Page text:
Ever since “Break Up With Him” hit the country radio airwaves in 2015, Old Dominion have dealt with matters of the heart instead of churning out the party songs associated with many of their pop-friendly peers.

“We’re not big partiers,” the band's lead singer, Matthew Ramsey, tells The Boot. “We’re not throwing down every weekend, so we write what we know. These are things we know and experience a little more than party song-type of people.”

Ramsey and bandmates Trevor Rosen (guitar, keyboards), Whit Sellers (drums), Geoff Sprung (bass guitar) and Brad Tursi (guitar) up the soulful introspection and Alabama-inspired harmonies from past releases on their self-titled third album, out Friday (Oct. 25). In the process, the group digs deeper into the real emotions many of us face during the workweek before getting rowdy on Saturday or seeking redemption on Sunday.

“Subject matter-wise, it’s a much more vulnerable album, I would say,” Ramsey reflects. “We definitely speak to our personal lives a bit more openly. Or just to the human condition and everyday life that every human experiences -- you know, the ups and downs of relationships.

"I think the more open you can be about yourself in these situations, the more people respond to them," he adds. "We saw that a little bit with the last album, but we went a few steps further with this one.”

Standout album cuts “Smooth Sailing” and “American Style” may not be chant-along anthems, but they bring the upbeat feel associated with summertime hits. Ramsey isn’t worried about these songs arriving ahead of the first weekend that fans in several parts of the country will catch up on new releases while lounging in sweatpants, though.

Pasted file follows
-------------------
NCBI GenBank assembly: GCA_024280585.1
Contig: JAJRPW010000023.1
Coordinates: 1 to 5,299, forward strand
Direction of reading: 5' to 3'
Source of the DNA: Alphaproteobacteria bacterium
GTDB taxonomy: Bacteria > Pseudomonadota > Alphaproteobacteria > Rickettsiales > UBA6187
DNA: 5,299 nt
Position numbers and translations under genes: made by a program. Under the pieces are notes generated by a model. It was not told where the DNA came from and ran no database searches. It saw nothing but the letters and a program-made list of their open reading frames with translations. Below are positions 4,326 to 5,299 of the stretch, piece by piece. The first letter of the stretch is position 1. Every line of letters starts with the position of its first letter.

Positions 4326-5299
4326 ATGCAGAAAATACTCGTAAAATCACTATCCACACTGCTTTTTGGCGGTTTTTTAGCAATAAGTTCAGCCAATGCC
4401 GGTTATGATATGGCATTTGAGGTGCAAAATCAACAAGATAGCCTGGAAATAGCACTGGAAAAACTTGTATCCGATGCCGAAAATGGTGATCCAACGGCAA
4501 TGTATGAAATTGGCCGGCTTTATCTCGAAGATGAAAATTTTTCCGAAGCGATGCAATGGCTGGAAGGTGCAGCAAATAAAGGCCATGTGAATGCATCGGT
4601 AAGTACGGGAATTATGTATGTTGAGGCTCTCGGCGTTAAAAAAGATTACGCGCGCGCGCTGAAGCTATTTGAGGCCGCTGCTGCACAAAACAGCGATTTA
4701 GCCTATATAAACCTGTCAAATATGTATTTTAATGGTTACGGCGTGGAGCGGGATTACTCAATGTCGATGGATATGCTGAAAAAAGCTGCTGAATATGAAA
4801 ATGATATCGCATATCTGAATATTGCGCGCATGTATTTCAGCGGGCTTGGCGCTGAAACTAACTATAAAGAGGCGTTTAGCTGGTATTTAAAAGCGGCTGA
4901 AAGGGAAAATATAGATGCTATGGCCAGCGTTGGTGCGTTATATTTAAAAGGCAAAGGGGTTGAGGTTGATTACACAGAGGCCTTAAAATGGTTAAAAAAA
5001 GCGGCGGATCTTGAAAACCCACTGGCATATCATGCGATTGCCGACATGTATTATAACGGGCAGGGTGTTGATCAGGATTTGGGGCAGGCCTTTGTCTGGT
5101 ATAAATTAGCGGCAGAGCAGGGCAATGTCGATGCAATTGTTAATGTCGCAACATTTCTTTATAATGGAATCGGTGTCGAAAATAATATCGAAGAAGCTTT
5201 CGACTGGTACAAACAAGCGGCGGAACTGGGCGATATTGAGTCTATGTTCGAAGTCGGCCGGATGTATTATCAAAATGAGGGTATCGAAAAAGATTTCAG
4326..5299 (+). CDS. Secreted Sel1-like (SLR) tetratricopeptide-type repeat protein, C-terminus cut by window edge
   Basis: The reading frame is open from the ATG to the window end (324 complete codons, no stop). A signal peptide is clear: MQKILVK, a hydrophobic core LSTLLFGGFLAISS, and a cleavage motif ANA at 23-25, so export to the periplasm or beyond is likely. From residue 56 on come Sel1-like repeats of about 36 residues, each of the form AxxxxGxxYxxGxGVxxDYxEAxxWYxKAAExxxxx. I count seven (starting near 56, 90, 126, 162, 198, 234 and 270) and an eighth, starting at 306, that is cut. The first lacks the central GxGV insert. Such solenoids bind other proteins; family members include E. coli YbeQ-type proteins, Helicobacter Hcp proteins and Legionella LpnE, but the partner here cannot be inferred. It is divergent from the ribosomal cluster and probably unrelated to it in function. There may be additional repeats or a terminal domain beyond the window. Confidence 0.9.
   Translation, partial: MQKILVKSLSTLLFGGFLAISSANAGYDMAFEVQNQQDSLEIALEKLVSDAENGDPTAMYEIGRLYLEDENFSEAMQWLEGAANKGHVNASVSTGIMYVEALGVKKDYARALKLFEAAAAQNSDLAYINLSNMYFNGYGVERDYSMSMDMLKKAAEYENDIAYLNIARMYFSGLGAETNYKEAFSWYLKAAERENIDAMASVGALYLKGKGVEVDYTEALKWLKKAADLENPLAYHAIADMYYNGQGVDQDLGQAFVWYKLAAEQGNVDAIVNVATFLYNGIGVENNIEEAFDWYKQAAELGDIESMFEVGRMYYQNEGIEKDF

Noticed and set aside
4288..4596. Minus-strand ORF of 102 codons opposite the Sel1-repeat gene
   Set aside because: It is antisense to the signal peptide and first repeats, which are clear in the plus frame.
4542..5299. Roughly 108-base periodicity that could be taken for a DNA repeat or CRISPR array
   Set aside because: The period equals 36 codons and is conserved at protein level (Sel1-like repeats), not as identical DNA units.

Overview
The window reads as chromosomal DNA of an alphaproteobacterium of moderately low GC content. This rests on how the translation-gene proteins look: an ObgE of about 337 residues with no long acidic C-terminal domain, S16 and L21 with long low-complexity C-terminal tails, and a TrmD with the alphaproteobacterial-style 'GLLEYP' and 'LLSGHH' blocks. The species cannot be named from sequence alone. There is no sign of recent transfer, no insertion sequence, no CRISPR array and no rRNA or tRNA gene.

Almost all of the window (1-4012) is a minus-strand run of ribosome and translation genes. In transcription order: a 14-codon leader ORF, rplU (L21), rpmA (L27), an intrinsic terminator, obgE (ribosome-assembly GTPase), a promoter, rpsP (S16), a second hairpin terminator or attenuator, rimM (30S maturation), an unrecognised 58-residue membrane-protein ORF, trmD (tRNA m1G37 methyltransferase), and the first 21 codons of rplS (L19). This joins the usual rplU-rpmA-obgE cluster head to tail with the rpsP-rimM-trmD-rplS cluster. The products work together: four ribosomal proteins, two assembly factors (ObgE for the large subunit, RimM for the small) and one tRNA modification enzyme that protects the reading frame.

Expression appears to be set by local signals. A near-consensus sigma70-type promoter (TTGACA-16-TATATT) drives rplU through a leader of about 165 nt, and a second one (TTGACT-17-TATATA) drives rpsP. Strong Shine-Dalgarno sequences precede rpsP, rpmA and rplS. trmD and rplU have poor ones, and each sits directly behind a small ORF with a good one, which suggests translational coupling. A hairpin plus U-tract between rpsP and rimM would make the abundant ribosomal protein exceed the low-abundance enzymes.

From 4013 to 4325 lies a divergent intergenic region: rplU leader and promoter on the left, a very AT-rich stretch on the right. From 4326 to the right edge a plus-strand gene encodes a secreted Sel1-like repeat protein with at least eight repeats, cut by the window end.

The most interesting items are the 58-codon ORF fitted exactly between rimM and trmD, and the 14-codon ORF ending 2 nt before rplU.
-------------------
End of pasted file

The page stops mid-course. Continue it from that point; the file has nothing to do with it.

“We’re just trying to write great songs,” he says. “Some of them were maybe written in the summertime. The album is going to live forever, and people can listen to them anytime they want. Summer will be around again.”

Ramsey loves reminiscing about growing up with '90s country on the radio and a Pearl Jam CD in his Discman, but don’t expect Old Dominion to indulge the nostalgia crowd with its forward-thinking music. Instead, he and his bandmates are dancing with what brought them, from working once again with producer Shane McAnally to sticking with a proven approach to songwriting.

“We’ll miss if we try to do that,” he says of embracing a retro sound. “We’re not good enough to target something like that. We just go where the song takes us.”

Going where the song leads them, after all, is what turned friends with individual career goals into a group with a collective vision. “We were writing songs together and we were playing music together because it was fun,” Ramsey recalls. “There was no decision to form a band and make a run for it.

"We were a band and then suddenly found ourselves with a little success," he continues. "The snowball started, and we thought, ‘Well, wow, we actually have something here. Let’s see if we can push it as far as it’ll go.'"

With Old Dominion’s self-titled album stacked with earnest earworms, expect that snowball to pick up steam -- with or without the song of next summer.

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